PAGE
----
Monday, March 18, 2019

Seven Things to Know About Constance Towers

1. Constance Towers' first lead role was opposite John Wayne and William Holden in John Ford's 1959 Civil War Western The Horse Soldiers. She was 26 years old. Towers followed it up with another John Ford film: Sergeant Rutledge (1960).

2. Her most famous movies, though, are two Samuel Fuller productions released in the mid-1960s. In Shock Corridor (1963), she plays the stripper girlfriend of a journalist who fakes insanity in order to gain access to three murder witnesses in an asylum. In my opinion, her best performance was in Fuller's next film, The Naked Kiss (1964), in which she plays a prostitute trying to lead a normal life working as a nurse in a children's hospital ward. The New York Times called it "a wild little movie"--and I can't argue.

3. Constance Towers was also a busy guest star on popular television series such as The Outer Limits, The Rockford Files, and Hawaii Five-O. She was a favorite on Perry Mason, in which she appeared five times.

4. She was also a stage performer and starred as Anna opposite Yul Brynner in the 1977-78 revival of The King and I. Towers also played the titular role in Anya, a 1965 musical with Lillian Gish. The play was a fictionalized account of Anastasia.
Yul Brynner and Constance Towers.

With husband John Gavin.
5. She has a son and a daughter from her 1959-1966 marriage to businessman Eugene McGrath (who was actress Terry Moore's ex-husband). In 1974, Towers married actor John Gavin (Psycho, Spartacus); she was 41 and he was 46. They remained together until his death in 2018. During their marriage, Gavin was appointed U.S. Ambassador to Mexico by President Reagan. He served in that capacity from 1981-86.

6. Constance Towers has appeared in four daytime dramas on American television: Capitol, Sunset Beach, General Hospital and The Young and the Restless (one episode only). On General Hospital, she took over the role of the villainous Helena Cassadine, which was originated by Elizabeth Taylor in 1981. Towers played the part on a recurring basis from 1997 to 2017. Supposedly, Helena Cassadine is dead now--but, hey, she's been dead before and it turned out she was alive!

7. Constance Towers devotes much of her time to charitable causes these days. However, she has not retired from acting. In 2016, she appeared in Hulu's time travel miniseries 11.23.63 and in 2018, she starred in the Hallmark Channel's family drama The Storyteller.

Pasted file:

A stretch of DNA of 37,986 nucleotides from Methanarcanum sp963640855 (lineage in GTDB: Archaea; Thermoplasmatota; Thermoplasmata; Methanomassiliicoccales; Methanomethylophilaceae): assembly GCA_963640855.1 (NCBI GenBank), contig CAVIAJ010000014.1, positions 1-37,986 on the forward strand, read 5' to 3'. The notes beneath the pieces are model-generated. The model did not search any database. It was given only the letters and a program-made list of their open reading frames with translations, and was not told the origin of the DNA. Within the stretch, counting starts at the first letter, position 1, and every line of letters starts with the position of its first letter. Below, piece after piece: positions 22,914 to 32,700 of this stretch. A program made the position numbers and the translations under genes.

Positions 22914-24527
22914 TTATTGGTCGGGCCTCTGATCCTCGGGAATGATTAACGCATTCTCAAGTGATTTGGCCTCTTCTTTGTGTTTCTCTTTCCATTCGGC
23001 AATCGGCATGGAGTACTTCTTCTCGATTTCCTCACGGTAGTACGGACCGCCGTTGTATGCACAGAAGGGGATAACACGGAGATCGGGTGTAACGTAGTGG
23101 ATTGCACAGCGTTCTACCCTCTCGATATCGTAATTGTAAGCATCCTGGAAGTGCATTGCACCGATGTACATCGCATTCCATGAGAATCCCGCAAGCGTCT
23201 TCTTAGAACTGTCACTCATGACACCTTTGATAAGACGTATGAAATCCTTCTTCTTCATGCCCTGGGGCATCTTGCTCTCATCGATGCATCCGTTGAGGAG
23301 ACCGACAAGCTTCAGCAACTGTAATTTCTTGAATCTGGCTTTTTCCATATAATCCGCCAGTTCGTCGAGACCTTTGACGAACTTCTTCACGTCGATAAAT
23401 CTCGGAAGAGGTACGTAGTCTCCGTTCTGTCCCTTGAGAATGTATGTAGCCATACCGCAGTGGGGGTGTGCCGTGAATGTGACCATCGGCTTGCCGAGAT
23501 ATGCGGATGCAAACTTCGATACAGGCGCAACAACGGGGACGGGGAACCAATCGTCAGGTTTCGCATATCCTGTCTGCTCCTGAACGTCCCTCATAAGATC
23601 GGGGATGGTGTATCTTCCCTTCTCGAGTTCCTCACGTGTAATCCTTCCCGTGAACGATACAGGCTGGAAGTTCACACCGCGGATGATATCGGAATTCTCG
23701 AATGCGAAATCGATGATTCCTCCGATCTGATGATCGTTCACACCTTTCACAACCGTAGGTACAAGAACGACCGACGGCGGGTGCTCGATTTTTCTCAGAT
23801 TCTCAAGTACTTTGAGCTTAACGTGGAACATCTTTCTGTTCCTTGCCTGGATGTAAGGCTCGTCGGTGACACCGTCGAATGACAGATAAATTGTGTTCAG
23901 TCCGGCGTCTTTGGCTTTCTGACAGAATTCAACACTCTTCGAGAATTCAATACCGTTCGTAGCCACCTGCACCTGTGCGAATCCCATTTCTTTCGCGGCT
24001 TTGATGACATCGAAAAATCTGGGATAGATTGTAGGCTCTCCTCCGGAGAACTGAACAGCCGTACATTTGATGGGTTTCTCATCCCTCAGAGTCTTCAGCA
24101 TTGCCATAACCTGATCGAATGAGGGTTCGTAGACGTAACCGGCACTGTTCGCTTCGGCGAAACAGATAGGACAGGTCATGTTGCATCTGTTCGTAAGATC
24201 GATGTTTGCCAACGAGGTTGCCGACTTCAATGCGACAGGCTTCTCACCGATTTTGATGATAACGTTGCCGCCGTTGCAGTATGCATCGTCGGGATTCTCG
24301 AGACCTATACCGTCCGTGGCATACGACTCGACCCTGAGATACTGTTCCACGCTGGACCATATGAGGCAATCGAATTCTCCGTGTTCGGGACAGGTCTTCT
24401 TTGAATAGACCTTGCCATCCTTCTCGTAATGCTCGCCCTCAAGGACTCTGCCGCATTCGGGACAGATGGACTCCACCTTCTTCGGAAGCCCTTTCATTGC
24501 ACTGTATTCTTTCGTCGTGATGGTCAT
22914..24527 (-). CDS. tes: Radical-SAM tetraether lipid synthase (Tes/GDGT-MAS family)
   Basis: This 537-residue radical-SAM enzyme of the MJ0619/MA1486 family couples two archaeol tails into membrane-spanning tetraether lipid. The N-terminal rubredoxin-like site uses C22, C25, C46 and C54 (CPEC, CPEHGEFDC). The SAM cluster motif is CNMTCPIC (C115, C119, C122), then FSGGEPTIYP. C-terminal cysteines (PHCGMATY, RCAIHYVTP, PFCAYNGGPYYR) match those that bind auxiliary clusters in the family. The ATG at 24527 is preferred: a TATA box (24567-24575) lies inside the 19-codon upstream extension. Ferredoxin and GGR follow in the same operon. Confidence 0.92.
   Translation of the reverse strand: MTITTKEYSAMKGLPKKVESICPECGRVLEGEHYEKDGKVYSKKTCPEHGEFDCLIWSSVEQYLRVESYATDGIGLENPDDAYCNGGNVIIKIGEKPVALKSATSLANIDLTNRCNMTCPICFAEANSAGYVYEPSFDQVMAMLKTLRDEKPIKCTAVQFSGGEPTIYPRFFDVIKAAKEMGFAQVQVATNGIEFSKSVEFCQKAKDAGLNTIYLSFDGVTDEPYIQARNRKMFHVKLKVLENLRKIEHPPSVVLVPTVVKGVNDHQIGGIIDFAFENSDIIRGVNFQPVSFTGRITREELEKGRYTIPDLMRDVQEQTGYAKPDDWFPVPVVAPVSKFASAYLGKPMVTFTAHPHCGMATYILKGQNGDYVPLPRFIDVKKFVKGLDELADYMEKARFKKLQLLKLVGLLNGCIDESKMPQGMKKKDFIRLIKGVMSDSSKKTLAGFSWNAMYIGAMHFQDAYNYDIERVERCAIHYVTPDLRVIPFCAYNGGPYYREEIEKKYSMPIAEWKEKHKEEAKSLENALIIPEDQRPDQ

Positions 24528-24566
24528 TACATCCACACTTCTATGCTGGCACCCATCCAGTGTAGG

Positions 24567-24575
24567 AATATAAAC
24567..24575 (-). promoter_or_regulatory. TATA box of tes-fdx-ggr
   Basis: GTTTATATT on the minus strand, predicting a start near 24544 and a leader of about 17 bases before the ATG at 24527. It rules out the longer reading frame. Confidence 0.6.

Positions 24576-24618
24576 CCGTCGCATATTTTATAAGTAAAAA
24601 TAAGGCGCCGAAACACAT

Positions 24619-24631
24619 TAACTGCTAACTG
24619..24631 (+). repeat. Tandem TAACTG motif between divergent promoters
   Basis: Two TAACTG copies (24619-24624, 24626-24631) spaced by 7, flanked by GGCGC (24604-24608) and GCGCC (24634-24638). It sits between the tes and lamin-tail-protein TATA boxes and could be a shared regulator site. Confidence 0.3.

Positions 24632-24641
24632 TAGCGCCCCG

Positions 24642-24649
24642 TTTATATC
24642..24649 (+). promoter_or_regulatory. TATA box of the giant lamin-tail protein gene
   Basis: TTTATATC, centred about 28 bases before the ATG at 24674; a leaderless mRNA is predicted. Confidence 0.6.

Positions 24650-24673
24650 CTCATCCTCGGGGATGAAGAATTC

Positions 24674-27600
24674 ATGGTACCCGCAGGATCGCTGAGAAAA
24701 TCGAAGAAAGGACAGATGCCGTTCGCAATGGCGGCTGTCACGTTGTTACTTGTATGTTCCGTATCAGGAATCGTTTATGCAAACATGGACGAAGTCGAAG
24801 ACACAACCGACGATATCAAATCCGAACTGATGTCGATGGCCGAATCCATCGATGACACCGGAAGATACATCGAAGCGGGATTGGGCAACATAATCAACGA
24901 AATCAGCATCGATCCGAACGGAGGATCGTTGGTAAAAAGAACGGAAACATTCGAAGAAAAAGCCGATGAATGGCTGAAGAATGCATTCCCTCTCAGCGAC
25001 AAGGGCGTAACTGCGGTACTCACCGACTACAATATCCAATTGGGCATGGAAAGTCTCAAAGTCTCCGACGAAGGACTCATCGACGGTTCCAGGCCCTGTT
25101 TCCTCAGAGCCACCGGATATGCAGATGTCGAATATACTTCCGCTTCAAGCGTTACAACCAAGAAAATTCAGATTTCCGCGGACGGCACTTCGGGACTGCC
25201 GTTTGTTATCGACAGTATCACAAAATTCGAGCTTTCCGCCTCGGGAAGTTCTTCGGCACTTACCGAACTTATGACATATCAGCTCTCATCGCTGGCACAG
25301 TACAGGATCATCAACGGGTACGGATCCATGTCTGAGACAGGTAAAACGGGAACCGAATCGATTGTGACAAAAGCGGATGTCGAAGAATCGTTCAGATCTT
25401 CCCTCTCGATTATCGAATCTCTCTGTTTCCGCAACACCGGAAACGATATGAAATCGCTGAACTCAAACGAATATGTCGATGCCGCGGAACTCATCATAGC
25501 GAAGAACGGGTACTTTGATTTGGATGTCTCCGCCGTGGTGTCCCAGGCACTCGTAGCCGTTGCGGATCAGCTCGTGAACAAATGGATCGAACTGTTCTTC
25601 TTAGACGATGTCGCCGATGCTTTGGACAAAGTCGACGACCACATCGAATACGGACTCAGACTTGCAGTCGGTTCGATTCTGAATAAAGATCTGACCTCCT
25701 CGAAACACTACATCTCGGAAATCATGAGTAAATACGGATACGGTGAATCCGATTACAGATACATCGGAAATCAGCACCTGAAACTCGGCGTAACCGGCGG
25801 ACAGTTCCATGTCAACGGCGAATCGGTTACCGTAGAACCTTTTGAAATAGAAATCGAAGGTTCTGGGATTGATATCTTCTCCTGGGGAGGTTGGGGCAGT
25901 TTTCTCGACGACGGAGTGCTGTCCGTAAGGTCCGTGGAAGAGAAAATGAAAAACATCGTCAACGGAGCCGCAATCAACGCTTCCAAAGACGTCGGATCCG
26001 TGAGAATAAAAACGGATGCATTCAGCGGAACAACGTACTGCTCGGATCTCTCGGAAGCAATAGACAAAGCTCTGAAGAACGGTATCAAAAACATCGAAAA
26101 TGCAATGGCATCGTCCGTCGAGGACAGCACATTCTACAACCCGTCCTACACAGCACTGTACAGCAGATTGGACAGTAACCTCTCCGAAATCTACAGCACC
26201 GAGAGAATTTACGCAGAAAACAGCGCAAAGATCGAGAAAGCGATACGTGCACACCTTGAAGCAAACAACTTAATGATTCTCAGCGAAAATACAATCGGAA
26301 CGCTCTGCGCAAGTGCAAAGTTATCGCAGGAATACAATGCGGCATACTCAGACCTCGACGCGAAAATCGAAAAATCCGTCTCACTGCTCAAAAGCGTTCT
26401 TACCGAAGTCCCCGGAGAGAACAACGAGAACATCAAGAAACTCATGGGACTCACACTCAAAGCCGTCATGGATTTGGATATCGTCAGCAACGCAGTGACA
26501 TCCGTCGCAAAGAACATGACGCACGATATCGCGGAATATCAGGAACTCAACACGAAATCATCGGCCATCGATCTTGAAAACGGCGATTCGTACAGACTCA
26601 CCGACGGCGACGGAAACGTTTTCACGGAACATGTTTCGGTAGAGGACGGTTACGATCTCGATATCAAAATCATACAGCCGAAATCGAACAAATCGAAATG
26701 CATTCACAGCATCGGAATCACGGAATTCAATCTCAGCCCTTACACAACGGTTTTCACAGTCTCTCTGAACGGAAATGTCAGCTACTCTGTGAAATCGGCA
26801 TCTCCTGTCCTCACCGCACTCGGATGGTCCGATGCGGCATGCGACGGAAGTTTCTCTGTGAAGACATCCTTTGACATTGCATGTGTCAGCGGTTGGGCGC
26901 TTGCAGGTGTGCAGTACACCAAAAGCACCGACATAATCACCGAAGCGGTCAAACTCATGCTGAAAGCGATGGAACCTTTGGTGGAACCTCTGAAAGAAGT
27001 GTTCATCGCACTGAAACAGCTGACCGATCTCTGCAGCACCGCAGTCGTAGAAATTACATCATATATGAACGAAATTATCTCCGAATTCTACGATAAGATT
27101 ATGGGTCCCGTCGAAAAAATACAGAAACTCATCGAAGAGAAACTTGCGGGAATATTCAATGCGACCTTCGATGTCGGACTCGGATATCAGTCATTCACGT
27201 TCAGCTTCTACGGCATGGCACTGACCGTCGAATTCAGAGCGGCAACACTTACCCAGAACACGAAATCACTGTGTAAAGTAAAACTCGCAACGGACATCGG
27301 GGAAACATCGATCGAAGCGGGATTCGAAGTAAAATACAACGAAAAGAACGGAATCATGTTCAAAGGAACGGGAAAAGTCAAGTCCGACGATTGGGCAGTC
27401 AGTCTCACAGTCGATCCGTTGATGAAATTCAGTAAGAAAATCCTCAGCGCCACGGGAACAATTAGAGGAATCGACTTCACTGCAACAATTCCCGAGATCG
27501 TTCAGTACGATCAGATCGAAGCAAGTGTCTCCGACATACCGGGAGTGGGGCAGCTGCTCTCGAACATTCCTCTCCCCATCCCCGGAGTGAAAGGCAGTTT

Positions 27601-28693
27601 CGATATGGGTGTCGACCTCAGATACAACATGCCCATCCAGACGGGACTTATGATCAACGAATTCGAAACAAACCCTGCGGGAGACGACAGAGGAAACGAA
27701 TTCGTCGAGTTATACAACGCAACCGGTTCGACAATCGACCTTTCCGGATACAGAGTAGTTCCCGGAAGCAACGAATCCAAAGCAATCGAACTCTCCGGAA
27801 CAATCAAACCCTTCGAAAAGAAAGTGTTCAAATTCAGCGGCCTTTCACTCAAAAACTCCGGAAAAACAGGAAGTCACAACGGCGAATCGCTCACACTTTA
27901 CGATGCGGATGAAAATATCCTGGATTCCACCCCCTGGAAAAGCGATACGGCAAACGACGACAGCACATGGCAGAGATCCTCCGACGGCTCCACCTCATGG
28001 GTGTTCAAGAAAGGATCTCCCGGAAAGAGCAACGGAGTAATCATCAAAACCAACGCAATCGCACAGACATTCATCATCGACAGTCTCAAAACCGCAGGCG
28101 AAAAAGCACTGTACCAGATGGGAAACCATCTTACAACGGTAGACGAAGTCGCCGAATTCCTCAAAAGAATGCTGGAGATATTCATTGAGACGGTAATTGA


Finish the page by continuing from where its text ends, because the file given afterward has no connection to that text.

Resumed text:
Thursday, March 14, 2019

Ray Harryhausen's 7th Voyage of Sinbad

The cyclops on Colossa.
"Nothing quite like its contents had been seen on the screen before."

That's special effects wizard Ray Harryhausen's assessment of his own 1958 fantasy adventure The 7th Voyage of Sinbad. The usually modest Harryhausen knew what he was talking about --7th Voyage shines the spotlight on his incredible stop-motion animation. And for the first time in his feature film career, it was all displayed in glorious color and with a splendid music score to match, courtesy of Bernard Herrmann.

Princess Parisa and Sinbad.
The film opens with Sinbad transporting Princess Parisa to Bagdad (sic) where he plans to marry her and seal an alliance between their countries. Along the way, Sinbad (Kerwin Matthews) and crew land on an island where they encounter a magician who has stolen a magic lamp from a cyclops. They help the magician, Sokurah, escape, but he loses the lamp in the process.

Once they reach Bagdad, Sokurah (Torin Thatcher) tries to convince Sinbad to return to the island of Colossa to retrieve the lamp. Sinbad refuses--at least until Princess Parisa (Kathryn Grant) is mysteriously reduced to doll size. Sokurah claims he can restore the Princess to her normal height, but his potion requires the egg shell from a Roc...meaning that Sinbad needs to transport the magician back to Colossa. Once there, they encounter cyclopes (that's plural), a two-headed Roc, a fire-breathing dragon, and--most famously--a sword-wielding skeleton.